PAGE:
As for native true 10-bit, typically you’ll need to look for an IPS panel, which make up the majority of native 10-bit panels. Some VA panels can do it, but they are rare. Most displays you purchase that claim to be 10-bit, are actually 8-bit+FRC, with only high-end professional-grade monitors offering a native 10-bit experience.
This is another area where VA and IPS provide a superior experience. The best TN panels tend to be limited to sRGB, or in the case of the worst entry-level panels, don’t even cover the entirety of the sRGB gamut. Wide-gamut TN panels do exist, but they are rare.
VA panels typically start with full sRGB coverage as a minimum, and depending on the panel can push higher. VAs that use a quantum dot film, typically from Samsung, offer higher gamuts, around the 125% sRGB or 90% DCI-P3 mark. Most of the wide gamut VA monitors we’ve tested fall between 85 and 90% DCI-P3 coverage, which is a decent result, though the best can approach 95% or higher.
With IPS panels, there is the largest variance. Entry-level IPS displays tend to offer 95% sRGB coverage or less, while the majority stick to full sRGB coverage. Then with high-end displays, usually for professionals, it’s not unusual to see full DCI-P3 and Adobe RGB coverage. Of all the wide gamut IPS displays I’ve tested, the lowest DCI-P3 coverage I’ve seen has been 93%, with over 95% a typical figure. This makes IPS the best technology for wide gamut work.
Throughout most of this discussion we’ve been talking about TN as the worst of the three technologies. So far, it has the worst color reproduction, contrast ratios and viewing angles. But it does have one key advantage, and that comes in the form of speed. TN panels have historically been the best for both refresh rates and response times, however that trend is slowly changing for the better.
Not long ago, we argued that only with a TN panel it was possible to hit 240 Hz, doing so at 1080p and later up to 1440p. Most recently, however we've seen IPS monitors hit the highest mark ever for a consumer-grade gaming monitor at 360Hz, and do so very convincingly. We're sure other monitors will follow but as of writing, the Asus ROG Swift PG259QN can deliver both the fastest response times and an accurate color experience using an IPS panel.
More mainstream monitors using IPS panels tend to range from the regular 60Hz for productivity, up to 165 Hz and 240 Hz depending on the market they're aimed at. VA panels top out at around 240 Hz at the moment.
Most IPS displays, especially high-grade options for professionals, as well as entry-level office monitors, are either 60 or 75 Hz. Meanwhile, a significantly larger number of VA panels across a wider range of sizes and resolutions are high-refresh, while the big selling point of TN is its super high refresh capabilities.
Another major consideration is response times, which govern the level of ghosting, smearing and overall clarity of a panel. Early IPS and VA panels were very slow, however this has improved a lot with modern panels, so the differences between the three technologies aren’t as pronounced as they once were. TN still holds an advantage here.
Most TN panels have a rated transition time of 1ms, or even lower with some recent releases. Actual grey to grey averages we’ve measured for TN panels tend to be in the 2-3 ms range when overdrive is factored in, which makes TN the fastest technology.
IPS panels are next in terms of speed, though as tends to be the case with IPS, there is a wide variance between the best and worst of this type. High-end IPS monitors, typically those with high refresh rates, can have a transition time as fast as 3ms. Compared to the best TN panels, this still makes IPS slower. However entry-level IPS panels or those without overdrive sit closer to the 10ms range, while mid-tier options tend to occupy the 5 to 7 ms bracket.
VA panels are consistently the slowest of the three types, but again, high-end gaming monitors have been pushing this further on every generation. The absolute fastest VA panel we’ve measured so far has a 4ms response time which is very impressive, though more typical numbers are between 8 and 10 ms for gaming monitors. VA panels also tend to be less consistent with their transitions; some individual transitions can be fast, while others very slow, whereas IPS panels tend to hover more around their overall grey to grey average.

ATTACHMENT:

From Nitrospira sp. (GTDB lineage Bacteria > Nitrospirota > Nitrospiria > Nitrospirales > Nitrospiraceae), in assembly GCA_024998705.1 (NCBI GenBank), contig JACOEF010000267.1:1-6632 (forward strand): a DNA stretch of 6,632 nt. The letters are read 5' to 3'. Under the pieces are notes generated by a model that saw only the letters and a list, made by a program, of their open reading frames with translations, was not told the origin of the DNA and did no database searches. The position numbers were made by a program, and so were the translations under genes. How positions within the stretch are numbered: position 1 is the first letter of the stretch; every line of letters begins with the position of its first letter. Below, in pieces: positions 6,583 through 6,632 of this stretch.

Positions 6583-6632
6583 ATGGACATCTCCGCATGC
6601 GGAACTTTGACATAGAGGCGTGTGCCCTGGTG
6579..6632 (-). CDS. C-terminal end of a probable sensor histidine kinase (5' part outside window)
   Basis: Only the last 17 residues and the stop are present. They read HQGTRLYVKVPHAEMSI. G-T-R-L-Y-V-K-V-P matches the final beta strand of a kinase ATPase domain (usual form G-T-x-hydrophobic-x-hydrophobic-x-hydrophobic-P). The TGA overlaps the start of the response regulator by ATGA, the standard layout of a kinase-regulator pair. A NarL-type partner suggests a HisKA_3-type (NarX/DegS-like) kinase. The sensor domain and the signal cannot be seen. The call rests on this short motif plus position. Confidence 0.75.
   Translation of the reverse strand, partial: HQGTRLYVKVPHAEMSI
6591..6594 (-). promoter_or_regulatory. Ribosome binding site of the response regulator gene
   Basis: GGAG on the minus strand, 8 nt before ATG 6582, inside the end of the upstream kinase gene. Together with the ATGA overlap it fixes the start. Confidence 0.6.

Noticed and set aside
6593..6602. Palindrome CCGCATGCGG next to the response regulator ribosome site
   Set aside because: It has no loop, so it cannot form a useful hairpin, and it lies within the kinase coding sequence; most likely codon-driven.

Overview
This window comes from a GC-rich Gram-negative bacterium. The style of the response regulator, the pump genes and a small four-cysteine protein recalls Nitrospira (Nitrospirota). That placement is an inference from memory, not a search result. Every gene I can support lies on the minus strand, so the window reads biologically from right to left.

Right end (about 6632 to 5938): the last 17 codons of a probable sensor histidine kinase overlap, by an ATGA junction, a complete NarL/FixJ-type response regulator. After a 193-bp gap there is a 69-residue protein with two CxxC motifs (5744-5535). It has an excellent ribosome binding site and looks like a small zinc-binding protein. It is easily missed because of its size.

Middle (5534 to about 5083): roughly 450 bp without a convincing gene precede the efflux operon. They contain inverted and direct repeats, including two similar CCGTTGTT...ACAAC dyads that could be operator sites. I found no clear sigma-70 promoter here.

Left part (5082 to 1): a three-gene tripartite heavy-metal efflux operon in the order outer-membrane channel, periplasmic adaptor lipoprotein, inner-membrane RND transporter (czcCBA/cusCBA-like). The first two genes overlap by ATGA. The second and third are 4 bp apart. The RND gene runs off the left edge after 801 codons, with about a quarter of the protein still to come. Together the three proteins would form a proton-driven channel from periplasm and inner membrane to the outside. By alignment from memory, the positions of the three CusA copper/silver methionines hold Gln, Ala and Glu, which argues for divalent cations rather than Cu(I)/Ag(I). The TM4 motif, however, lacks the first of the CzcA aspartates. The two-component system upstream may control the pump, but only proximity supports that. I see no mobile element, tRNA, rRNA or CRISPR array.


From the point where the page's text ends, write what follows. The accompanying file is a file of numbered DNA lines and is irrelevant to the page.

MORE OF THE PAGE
While a lot of people are unlikely to spot the difference between an 8ms VA panel and a 5ms IPS, TN panels overall tend to be noticeably clearer in motion, but that gap is closing with every generation. The slowness of VA panels also limits their real world refresh rate: a 144 Hz panel that only manages a 9ms response time, is actually delivering an image most equivalent to a 110 Hz panel. Whereas most 144 Hz IPS panels can transition faster than the 6.94ms refresh window, leading to a true 144 Hz experience. So that’s something to consider.
As a quick summary, TN panels are the fastest and have the highest refresh rates, however they have the worst viewing angles by far, as well as weak color performance and typically the lowest contrast ratios. TNs are typically used for ultra-fast gaming displays, as well as budget class displays, for both desktop monitors and laptops.
IPS is a middle-ground technology. They typically have the best color performance and viewing angles, mid-tier response times and refresh rates, along with mid-tier black levels and contrast ratios. Due to its top-end color output, IPS panels are the go-to choice for professionals, but you’ll also find them in entry-level displays, office monitors, most laptops and a handful of gaming monitors.
VA panels are the slowest of the three, but have the best contrast ratio and black levels by far. Color performance isn’t quite at the level of IPS, but they still offer a significantly better experience than TN in this regard.
With response times for the best modern VAs approaching the level of a typical IPS, along with broad support for high refresh rates, VA monitors are commonly used for gaming monitors. Entry-level VAs also tend to be superior to entry-level TN and IPS panels, though you won’t find VA used in laptops.
There’s no right answer to which monitor technology is best, because all have their strengths and weaknesses which is why all three coexist on the market today. However if you want our recommendation, we tend to gravitate towards VA panels for most buyers, especially gamers and those after something entry-level. Creative professionals should be looking exclusively at IPS monitors, while those after something dirt cheap or ultra high refresh for competitive gaming should opt for TN, although superior latest-gen IPS and VA offerings are finally matching or even beating the best of TN in some regards.